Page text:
“I wanted to use my skills, which I learnt in media, to bring an even greater effect to society,” he says. “So that’s why I discovered and founded tiny houses and ecovillages, a more conscious and connected way of living, which is affordable.” Looking around the living room, it’s easy to see minimalism has become them. Kimberley explains that while they have essential items at their fingertips, living in a tiny house is about changing the way they approach materialism – what you want versus what you need. “If you live in a tiny place you have to downsize, you don’t have space for three jet skis or too many shoes,” adds Jimmy. As developers create smaller and smaller lots, trendy terrace homes and townhouses are becoming increasingly popular and are inundating the property market. While tiny houses are still relatively new to our part of the world, the ‘tiny movement’ has gained international attention, with America, Europe and Asia leading the charge. “Portland in Oregon in the US is definitely a place that is regarded as an epicentre,” says Jimmy. “And the West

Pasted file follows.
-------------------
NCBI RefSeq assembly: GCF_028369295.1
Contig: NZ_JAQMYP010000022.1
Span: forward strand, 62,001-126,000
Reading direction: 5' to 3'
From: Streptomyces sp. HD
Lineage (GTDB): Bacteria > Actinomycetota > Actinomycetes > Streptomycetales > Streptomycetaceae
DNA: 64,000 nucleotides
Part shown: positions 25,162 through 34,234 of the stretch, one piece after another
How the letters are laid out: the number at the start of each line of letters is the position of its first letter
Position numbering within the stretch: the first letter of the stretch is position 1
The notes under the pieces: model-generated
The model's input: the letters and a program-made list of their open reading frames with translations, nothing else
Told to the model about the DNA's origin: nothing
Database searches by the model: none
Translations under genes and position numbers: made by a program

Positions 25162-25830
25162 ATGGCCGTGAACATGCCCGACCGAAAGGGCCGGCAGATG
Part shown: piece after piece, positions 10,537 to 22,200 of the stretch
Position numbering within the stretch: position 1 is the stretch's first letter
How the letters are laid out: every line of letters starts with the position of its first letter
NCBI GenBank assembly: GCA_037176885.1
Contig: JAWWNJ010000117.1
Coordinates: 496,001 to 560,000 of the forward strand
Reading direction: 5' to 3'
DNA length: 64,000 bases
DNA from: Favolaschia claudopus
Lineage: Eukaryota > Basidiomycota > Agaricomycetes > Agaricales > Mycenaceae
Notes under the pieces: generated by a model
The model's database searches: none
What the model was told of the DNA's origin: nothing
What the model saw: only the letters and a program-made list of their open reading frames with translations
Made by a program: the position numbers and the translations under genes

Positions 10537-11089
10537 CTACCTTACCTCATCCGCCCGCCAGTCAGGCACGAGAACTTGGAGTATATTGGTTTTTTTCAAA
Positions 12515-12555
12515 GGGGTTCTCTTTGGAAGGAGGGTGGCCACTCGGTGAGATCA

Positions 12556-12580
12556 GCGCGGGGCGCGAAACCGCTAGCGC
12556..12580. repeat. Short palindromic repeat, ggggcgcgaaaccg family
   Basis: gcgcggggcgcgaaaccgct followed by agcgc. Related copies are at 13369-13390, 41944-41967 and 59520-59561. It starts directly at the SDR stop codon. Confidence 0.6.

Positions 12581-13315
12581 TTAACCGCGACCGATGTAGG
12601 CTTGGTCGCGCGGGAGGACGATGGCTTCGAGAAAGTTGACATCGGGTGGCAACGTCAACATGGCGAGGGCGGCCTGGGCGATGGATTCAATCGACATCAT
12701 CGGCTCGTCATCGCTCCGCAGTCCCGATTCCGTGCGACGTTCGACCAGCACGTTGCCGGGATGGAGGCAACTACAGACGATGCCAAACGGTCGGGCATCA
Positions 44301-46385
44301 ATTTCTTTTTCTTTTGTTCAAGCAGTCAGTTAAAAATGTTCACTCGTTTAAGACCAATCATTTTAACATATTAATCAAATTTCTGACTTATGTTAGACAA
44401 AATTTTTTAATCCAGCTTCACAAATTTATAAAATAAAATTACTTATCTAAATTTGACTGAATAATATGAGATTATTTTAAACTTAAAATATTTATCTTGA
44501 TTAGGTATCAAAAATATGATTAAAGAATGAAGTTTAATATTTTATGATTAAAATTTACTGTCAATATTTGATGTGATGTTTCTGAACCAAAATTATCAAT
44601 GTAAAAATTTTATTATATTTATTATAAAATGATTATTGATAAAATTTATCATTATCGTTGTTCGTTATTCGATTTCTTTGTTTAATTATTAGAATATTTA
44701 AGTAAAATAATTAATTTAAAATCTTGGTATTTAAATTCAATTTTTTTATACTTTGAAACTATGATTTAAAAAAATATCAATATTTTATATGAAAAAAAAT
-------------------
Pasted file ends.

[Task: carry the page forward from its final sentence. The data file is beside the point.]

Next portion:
Coast of America, being California, they’re all really into tiny houses.” The influence of Japanese architecture is also being infused through style and design in modern homes. The trend and culture offers people simplicity, not just to declutter their homes but their lives. “The Japanese already live in tiny houses and they have proven with its large population, that their small apartments, the size of a tiny house, can cater for the whole family,” says Jimmy. While compact living questions our traditional values, it also challenges architects to create functionality within limited spaces. Designers like Kimberley are constantly looking at ways to repurpose rooms – transforming a bedroom into an office or living room. Maximising space is one thing, but how do you make a functional house feel ‘homely’? For years, Kimberley has dedicated her time researching new ways to maintain the essence of a home. Now her work has almost come to fruition as the four walls to their own tiny house go up. Kimberley smiles as she shows me the